The letter came a day after 2 students from Jomo Kenyatta University of Agriculture and Technology (JKUAT) were arraigned in court and charged with stealing Ksh25 million from a local bank.
The prosecutor added that the 2 were also in the process of transferring Ksh190 million when the authorities pounced.
“It is not something that we want to do, but we are quickly running out of viable options. If they continue employing people based on nepotism and tribalism leaving most of us qualified jobless, we may have no option but to remind them that they are getting it wrong,” the anonymous letter reads in part.
However, one of the accused informed the court that he was actually the one who informed the bank about his loot and pointed out the gaps in their system that could be exploited by hackers.
Similar instances in which banks have reported losses running in the hundreds of millions have been on the rise over the last few years.
“There are an estimated 3,000 cyber-crime incidences reported in Kenya every month. Internet-based crimes range from bank fraud and illegal money transfers to the compromise of personal data,” reads an excerpt from the Overseas Security Advisory Council (OSAC) crime report 2020.
In the middle of the cyber crime rise in the country, it is impossible to ignore a common thread in most of the highly publicized cases.
At least 80% of the reported cases involve a student enrolled in the university known for its exceptional Information Technology and Computer Science courses.
In past interviews, lecturers responsible for the highly sought after courses have explained that some of the students who pass through their classes are simply gifted, and that whether they used their skills for good is something that can be engineered.
“Most of them are just frustrated looking for jobs and desperately in need of money. I believe that given the opportunity these young men and women can be a force for good in the cyber world,” one lecturer stated.
Juja has become a sort of cybercrime capital where the Directorate of Criminal Investigations (DCI) often conduct raids.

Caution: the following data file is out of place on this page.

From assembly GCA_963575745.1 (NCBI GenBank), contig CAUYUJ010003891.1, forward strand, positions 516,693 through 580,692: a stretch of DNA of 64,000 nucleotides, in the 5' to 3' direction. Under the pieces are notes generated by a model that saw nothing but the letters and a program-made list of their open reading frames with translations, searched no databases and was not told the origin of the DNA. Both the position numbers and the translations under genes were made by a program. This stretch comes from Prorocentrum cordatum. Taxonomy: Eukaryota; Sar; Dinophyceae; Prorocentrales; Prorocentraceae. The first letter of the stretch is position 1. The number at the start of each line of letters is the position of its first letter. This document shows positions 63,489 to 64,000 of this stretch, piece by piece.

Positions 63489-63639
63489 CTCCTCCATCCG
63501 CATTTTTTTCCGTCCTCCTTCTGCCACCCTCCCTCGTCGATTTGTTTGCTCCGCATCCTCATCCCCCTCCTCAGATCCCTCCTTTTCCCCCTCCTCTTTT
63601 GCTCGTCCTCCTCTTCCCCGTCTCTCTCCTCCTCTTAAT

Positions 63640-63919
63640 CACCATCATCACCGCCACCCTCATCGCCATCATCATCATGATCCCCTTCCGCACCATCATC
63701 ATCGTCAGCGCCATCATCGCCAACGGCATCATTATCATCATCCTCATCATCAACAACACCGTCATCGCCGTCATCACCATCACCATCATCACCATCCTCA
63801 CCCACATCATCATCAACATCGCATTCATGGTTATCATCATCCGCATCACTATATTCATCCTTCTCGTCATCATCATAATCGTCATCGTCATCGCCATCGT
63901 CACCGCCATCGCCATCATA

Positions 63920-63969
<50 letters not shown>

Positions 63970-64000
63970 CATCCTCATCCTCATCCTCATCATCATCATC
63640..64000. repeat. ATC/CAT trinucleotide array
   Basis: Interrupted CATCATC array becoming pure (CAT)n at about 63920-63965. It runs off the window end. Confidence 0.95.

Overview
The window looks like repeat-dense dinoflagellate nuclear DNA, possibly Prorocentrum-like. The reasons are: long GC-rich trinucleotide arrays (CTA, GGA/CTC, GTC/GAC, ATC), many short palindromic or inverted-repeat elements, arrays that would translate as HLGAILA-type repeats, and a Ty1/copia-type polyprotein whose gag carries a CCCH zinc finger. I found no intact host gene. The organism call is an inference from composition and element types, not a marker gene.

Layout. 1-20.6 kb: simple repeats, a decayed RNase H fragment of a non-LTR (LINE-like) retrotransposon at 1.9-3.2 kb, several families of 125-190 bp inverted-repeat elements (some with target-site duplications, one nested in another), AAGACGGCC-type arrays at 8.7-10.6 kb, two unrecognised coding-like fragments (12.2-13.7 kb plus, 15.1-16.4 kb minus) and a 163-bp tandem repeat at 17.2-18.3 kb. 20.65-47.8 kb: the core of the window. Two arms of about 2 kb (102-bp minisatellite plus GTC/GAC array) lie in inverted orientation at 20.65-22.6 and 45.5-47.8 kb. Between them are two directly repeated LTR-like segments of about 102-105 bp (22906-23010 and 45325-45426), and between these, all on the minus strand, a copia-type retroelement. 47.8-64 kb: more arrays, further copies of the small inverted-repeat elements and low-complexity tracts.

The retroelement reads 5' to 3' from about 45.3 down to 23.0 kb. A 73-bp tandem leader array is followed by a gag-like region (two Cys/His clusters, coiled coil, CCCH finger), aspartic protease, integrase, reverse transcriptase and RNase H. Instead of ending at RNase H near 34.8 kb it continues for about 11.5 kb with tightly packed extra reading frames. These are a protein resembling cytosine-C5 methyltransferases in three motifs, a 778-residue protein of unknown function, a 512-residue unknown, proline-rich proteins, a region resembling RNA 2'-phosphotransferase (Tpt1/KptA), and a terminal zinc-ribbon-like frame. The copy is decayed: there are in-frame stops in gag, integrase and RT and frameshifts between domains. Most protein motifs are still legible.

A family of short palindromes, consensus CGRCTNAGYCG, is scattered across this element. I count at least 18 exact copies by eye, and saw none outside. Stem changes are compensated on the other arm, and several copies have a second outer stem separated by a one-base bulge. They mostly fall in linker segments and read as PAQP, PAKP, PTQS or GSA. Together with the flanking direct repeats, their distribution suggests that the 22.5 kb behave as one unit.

In May, the DCI sleuths arrested two JKUAT students and a software developer at a local bank at the heart of Juja.
The 3 electronic fraud suspects were found in possession of 400 sim cards, 8 national ID cards, 2 laptops, and 4 mobile phones.
A year earlier, 5 other suspects had been arrested in the same area and found in possession of over 40,000 sim cards.
In August, the Federal Bureau of Investigations (FBI) revealed that Kenya was on its radar after they unearthed a global crime syndicate operating within the country.
According to the FBI, this group of elite hackers has been targeting enterprises nationally and beyond through phishing – specifically Business Email Compromise. This is where they impersonate corporate email accounts to defraud companies into sending money or other sensitive data to the attacker’s account.
For example, Fairfax County Government in Washington DC lost $500,000 by following instructions they believed came from a local tech company instructing them to re-route their next payment to a new account.
The FBI revealed that the money ended up in Nairobi.
According to Cyberoam’s report, Kenya ranks in the top 5 across Africa when it comes to student hackers.
To paint a picture of just how established the new threat is, the Communications Authority of Kenya revealed that Kenyan firms had been hit by 37.1 million cyber-attacks between October-December 2019, alone.
Last year, a report by a consultancy firm (Serianu) revealed that cybersecurity threats cost the country Ksh29.5 billion in 2019.
With at least 80% of such crimes linked to students, the presence of covert DCI operatives and FBI investigations into the growing threat emanating from the same institutions can be explained.